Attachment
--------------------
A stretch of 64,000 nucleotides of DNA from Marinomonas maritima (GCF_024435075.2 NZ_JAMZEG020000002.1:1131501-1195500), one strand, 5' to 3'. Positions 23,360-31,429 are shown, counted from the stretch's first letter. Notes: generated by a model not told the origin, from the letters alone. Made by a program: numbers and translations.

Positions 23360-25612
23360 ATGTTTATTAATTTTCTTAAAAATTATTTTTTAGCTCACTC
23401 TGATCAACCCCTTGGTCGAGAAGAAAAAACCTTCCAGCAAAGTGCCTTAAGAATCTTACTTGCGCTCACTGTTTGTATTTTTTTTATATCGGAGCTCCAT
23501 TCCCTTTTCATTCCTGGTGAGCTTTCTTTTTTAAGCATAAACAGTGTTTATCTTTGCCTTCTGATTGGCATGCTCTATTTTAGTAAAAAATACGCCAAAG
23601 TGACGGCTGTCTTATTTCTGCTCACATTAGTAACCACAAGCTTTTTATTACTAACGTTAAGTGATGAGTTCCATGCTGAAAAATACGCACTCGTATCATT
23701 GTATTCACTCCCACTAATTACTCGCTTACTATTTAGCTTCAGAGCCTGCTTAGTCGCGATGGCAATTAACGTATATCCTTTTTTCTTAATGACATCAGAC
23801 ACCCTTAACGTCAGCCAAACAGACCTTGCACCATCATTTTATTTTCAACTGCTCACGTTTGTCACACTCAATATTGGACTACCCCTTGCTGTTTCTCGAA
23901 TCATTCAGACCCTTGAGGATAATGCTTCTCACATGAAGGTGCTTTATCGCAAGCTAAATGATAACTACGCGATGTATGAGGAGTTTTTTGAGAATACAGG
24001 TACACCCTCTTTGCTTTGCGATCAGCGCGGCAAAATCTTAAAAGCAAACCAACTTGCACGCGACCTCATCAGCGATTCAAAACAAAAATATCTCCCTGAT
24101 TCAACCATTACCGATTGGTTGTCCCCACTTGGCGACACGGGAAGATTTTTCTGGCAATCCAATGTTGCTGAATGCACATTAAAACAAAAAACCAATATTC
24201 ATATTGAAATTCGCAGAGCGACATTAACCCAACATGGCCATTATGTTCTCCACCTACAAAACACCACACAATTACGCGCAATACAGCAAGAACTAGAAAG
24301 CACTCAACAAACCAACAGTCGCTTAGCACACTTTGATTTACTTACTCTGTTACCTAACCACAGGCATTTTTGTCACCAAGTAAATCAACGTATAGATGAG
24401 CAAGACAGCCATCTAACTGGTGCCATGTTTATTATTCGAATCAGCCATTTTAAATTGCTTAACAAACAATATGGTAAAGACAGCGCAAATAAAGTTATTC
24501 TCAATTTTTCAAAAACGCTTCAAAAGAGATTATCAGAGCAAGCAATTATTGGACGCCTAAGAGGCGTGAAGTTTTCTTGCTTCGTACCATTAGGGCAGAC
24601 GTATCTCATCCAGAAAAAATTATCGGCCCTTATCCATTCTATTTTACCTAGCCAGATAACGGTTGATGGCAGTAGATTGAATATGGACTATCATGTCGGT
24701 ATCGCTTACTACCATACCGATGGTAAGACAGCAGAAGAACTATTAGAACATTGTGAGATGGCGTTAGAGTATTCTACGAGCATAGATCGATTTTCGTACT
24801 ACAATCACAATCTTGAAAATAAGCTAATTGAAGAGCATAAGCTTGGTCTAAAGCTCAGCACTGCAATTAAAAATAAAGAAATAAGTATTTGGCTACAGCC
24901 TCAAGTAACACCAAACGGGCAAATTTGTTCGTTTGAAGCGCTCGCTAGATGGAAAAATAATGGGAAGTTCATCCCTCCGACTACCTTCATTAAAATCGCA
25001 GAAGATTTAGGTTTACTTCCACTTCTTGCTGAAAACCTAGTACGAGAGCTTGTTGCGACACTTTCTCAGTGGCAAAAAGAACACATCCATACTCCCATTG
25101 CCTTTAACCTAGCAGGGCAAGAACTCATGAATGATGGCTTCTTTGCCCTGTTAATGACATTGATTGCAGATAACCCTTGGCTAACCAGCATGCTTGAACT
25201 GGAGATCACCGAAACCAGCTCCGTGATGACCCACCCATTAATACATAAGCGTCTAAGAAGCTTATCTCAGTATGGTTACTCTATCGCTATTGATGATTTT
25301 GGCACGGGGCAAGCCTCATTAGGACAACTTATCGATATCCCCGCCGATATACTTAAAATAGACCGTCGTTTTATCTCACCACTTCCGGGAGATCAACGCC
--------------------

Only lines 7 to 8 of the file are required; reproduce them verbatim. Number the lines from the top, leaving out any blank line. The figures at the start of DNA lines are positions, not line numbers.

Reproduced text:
23701 GTATTCACTCCCACTAATTACTCGCTTACTATTTAGCTTCAGAGCCTGCTTAGTCGCGATGGCAATTAACGTATATCCTTTTTTCTTAATGACATCAGAC
23801 ACCCTTAACGTCAGCCAAACAGACCTTGCACCATCATTTTATTTTCAACTGCTCACGTTTGTCACACTCAATATTGGACTACCCCTTGCTGTTTCTCGAA